The story on local food and drink

What’s shrub got to do with it?

Drinking vinegars have a long history with varying origin stories. They’ve been referred to as the original Gatorade, consumed by the Roman army. Colonial Americans had them on the long ocean voyage from Europe. American farmers drank some version in the 1800’s to quench their thirst after a long day in the hay field. It was also big during prohibition, and now it’s back.
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Dorothy Poppleton & Andri Goncarovs of Finger Lakes Harvest.

Written by Laura Gallup, photos by Jan Regan

Drinking vinegars have a long history with varying origin stories. They’ve been referred to as the original Gatorade, consumed by the Roman army. Colonial Americans had them on the long ocean voyage from Europe. American farmers drank some version in the 1800’s to quench their thirst after a long day in the hay field. It was also big during prohibition, and now it’s back.

Shrub, a fruity, uncarbonated cousin of switchel and kombucha, is made from fruit, apple cider vinegar and cane sugar. When the mixture is allowed to sit, sometimes for weeks, the fruit’s nutrients and flavors leak out into the fluid. Andri Goncarovs of Finger Lakes Harvest is bringing this old beverage back.

“Our shrub is different- other producers use a heat extraction,” said Goncarovs. “We do a cold extraction. Our lower temperature process makes it taste better and makes it more nutritious.”

Shrub has sparked the interest of mixologists over the last few years as a way to spice up mixed alcoholic drinks. But early days selling at farmers markets gave Andri and co-owner Dorothy Poppleton important insight into this changing market and their future customer base.

“When we got started we thought it was going to be about cocktails, and that’s the more sexy side,” said Goncarovs. “But we’re finding that people are using it to flavor their water, and have something that’s good for them.”

Much like the kombucha craze, people gravitate toward shrub because it’s supposed to benefit your health, specifically your gut, blood sugar levels and immune system. Finger Lakes Harvest has benefited from the trend and they now sell drink mixers, bitters, extracts, vinegar tonics and more than 20 different flavors of shrub. Their concoctions are sold in stores throughout the state and shipped around the country.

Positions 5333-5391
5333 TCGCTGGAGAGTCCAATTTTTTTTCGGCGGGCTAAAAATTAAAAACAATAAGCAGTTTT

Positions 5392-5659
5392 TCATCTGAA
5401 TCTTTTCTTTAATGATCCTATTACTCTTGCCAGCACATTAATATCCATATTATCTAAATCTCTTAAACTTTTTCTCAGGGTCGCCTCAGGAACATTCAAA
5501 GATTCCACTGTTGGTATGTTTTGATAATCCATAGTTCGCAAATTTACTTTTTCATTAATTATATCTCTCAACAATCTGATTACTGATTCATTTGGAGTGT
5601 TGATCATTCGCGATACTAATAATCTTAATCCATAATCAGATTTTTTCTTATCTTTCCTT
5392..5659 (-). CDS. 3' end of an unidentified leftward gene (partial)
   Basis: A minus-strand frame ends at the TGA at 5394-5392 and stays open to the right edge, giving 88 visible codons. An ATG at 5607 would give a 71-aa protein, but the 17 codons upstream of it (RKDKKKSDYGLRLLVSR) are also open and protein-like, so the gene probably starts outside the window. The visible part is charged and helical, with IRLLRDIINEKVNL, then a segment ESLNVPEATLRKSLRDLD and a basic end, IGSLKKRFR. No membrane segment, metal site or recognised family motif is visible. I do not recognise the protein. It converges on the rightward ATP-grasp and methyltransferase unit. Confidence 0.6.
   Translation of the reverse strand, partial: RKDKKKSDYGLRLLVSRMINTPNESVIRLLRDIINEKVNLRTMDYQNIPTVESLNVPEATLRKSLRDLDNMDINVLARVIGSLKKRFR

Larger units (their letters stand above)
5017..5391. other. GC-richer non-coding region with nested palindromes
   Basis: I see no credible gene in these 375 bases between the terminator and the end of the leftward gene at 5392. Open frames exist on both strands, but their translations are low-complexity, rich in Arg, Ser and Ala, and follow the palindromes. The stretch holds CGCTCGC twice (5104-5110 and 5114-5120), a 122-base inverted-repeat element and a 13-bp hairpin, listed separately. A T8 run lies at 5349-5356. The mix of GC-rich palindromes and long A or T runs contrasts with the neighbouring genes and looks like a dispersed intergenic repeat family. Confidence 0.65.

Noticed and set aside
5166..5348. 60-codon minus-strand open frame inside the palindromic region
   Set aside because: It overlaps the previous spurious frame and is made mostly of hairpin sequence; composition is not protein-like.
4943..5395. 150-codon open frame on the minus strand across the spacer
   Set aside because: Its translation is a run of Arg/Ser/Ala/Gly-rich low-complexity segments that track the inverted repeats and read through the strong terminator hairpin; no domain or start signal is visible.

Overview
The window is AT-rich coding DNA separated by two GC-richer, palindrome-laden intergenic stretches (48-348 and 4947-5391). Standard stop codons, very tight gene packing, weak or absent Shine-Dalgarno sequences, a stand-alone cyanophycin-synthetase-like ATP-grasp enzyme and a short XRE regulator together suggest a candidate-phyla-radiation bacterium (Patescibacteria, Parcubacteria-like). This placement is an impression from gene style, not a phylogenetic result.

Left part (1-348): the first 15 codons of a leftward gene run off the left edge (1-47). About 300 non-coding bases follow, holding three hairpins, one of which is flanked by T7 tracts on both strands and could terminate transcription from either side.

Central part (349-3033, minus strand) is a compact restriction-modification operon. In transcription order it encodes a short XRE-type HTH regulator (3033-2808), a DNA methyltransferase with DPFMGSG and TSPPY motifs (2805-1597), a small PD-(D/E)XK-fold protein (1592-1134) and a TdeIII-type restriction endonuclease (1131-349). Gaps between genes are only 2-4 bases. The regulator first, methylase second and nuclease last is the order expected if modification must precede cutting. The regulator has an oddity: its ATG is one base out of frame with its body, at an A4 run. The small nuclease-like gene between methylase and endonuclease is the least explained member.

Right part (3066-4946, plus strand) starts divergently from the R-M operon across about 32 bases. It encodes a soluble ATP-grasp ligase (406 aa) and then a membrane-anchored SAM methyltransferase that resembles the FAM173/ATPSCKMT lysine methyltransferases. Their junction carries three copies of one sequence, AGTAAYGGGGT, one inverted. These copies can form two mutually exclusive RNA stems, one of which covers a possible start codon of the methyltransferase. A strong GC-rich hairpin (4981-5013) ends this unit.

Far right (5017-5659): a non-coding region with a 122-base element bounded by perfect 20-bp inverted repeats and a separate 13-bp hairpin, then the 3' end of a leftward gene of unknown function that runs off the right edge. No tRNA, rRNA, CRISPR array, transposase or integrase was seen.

FLX natives Andri and Dorothy both worked in the food and retail world for years before they got involved with vinegar drinks. Their company was born after the couple first enjoyed shrub while on vacation, which inspired Dorothy to make some of her own. They began producing it to sell from a farm in Enfield, moved to a commercial kitchen in Freeville and are now settled in at the technology farm in Geneva.

Shrub can be taken straight but is best enjoyed when added to other things in small doses, as it has an intense flavor. Use it to flavor water, cocktails, mocktails, salad dressings, meat marinades and smoothies. It can also be added to kombucha or drizzled on morning pancakes.

And when you drink Finger Lakes Harvest shrub, you’re supporting local. The apple cider vinegar comes from Fleischmann’s Vinegar out of North Rose – about 28 miles north of Geneva – and the fruit from 25 different growers in the area, including apples from Red Jacket and ginger from Muddy Fingers Farm.

Patronizing local growers is part of the company’s mission, says Poppleton. “We realized that our community has a plenitude of farmers that grow amazing produce, and a lot of that produce goes to waste because people don’t like ugly fruit,” said Poppleton. “We’re able to take the fruit that may not be great in appearance but still tastes wonderful and we use that in our product.”

Goncarovs is optimistic about the rising popularity of drinking vinegars and predicts that shrub will become more widely available in the coming years. And with lots of plans in the research and development phase, he might just be at the forefront.

“We are large enough to be defining a whole segment of this market,” said Goncarovs. “It’s not just about cocktails, there’s a lot of opportunity in front of us.”

This article originally appeared in the July/August 2019 edition of the magazine.

Laura Gallup is the managing editor of Edible FLX as well as the marketing and events coordinator for the Ithaca Farmers Market. She grew up eating strawberries by the bucketful on her dad’s farm in Hector, NY.

Jan Regan is a longtime Geneva-based photographer happiest when capturing the people, places and things of the Finger Lakes – and beyond.  More at:  janreganphotography.com.

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